It is Waterstone’s that has killed our independent bookshops. When they do deals on books offering for half price or less, it is predatory pricing designed to destroy independent bookshops. We have lost a quarter in a period of five years. Waterstone’s displays books based on what the publisher will pay, not on merit. I have yet to find a Waterstone’s that has Neverseconds on display or staff that know of the book, even though it has had masses of publicity.

Contrast with Bassano del Grappa, four independent bookshops happily co-existing.

When Costa and tax dodging Starbucks blitz an area with coffee shops, they do so to drive the indie coffee shops out of business.

Yes, Amazon dodges tax, but then so does Starbucks. Address the tax dodging, but do not muddy the waters by conflating with other issues.

There is something seriously wrong with our economy when it is dependent upon pointless consumer spending in the High Street. This dates from the 1950s when it was seen we were producing far more than we needed. People had to be conned into buying what they did not need. We have also seen a massive expansion of retail space. Neither was sustainable. The planet cannot sustain, neither could the High Street at a time of austerity and triple dip recession. What we are seeing is necessary readjustment, from a system that was not sustainable, where people shop locally, value independent retailers, value their local heritage.

We should see the loss of HMV, Jessops, Blockbuster, and hopefully Waterstone’s, as an opportunity to rejuvenate our High Streets. Places where once again it is a joy to be.

Southwold says no to Costa, local council says yes

August 14, 2012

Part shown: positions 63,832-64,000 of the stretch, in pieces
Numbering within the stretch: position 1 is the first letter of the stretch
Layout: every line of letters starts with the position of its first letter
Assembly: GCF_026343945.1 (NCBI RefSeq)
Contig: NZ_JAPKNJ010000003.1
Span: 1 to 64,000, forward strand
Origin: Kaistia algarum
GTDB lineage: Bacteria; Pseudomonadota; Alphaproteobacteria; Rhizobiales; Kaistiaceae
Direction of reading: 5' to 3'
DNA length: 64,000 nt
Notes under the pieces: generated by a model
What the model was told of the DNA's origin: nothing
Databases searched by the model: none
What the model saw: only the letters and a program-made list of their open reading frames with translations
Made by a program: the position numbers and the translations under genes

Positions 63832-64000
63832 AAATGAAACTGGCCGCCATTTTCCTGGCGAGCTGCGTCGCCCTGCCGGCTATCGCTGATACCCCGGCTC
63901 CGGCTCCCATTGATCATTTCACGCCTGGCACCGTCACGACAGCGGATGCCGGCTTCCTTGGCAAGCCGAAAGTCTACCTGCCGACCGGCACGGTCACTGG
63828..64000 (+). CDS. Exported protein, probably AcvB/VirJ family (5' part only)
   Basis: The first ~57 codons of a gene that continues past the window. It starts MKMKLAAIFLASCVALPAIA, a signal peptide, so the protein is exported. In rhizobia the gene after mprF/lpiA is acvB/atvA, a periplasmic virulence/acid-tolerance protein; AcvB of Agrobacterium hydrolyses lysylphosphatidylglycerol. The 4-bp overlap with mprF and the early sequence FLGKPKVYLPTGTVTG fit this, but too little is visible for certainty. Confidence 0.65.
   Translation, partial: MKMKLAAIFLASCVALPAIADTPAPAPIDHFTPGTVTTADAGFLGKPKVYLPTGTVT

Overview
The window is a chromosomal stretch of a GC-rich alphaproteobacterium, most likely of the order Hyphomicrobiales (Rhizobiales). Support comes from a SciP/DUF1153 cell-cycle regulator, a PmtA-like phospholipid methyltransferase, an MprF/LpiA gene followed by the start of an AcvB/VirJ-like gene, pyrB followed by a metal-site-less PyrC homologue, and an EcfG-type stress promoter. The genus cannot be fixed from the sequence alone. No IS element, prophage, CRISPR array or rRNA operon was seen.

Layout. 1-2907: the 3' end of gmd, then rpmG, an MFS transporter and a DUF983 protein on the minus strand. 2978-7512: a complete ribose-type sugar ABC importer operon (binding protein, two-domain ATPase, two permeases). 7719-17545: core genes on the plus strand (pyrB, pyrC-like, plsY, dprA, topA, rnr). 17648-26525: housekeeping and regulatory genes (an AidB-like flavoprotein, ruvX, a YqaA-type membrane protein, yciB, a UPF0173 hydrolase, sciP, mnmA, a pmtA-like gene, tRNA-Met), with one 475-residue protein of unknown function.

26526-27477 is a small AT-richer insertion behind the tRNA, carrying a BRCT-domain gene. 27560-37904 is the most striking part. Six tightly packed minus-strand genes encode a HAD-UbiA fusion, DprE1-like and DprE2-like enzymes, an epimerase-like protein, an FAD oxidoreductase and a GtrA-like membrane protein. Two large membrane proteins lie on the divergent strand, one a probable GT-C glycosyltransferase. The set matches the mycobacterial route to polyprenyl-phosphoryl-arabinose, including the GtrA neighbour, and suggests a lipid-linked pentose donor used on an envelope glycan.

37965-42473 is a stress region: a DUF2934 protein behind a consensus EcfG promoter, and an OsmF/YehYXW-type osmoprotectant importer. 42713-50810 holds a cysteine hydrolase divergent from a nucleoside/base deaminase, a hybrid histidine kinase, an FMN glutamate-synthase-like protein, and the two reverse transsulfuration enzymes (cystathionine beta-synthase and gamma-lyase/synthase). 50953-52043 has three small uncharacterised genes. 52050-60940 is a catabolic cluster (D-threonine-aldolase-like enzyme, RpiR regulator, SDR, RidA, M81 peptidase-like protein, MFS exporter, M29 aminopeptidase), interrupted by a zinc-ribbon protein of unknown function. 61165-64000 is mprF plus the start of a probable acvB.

Southwold notocosta

Southwold notocosta

Dear twitter. Despite all the support objecting to Costa Coffee in Southwold, their application was passed tonight. — Emma Freud

Once again we have a local council sticking two fingers up to local residents and acting in the interest of Big Business, not the locality, not the local economy.

Advice from useless planning officials: Councillors must rubber-stamp application as will cost the Council money if it goes to appeal.

It only costs money if you lose. You only lose because the planning officials are not up to the job. They are capable of deciding where a garden shed may be sited, and often not that, anything else is way beyond their pay grade and competence.

Residents of Southwold said they did not want a Costa Coffee Shop in their town. A previous application was refused on the grounds that it could harm the town’s “unique character”. If that was true before, what has changed?

There may be grounds for a Judicial Review, though these are granted not on the merits or otherwise of the application but on whether or not correct procedures are followed.

Questions have to be raised against the planning officials who pushed on behalf of Costa. They claimed it would not detrimentally affect the “vitality and viability” of the town centre.

This is simply not true. Clone shops, the same in every town centre up and down the country are destroying our towns, turning them into clone towns. Those towns and town centres that are vibrant and full of vitality are those which lack clone shops, North Laines in Brighton is a good example. One of the pleasures of a day trip to Brighton is North Laines, three streets with individual quirky shops. Clone shops are draining money out of an area, thus are a detriment to the vitality and viability of an area. A Costa Coffee Shop is not going to draw people in when you can drink their disgusting coffee anywhere in the country.

Shame on those councillors who failed to act on behalf of local people, on behalf of the local economy. The very people they are elected to serve.

One pathetic councillor left in tears after being heckled. She has only herself to blame.

The public gallery was then cleared. The public should have refused to leave, and only left if the police were called and asked them to leave. The Town Hall belongs to the people.

What we have seen is a repeat of what happened in Bristol and Totnes: Costa like a bunch of corporate thugs muscling their way into a town where they are not wanted and lily-livered councillors kowtowing to Costa.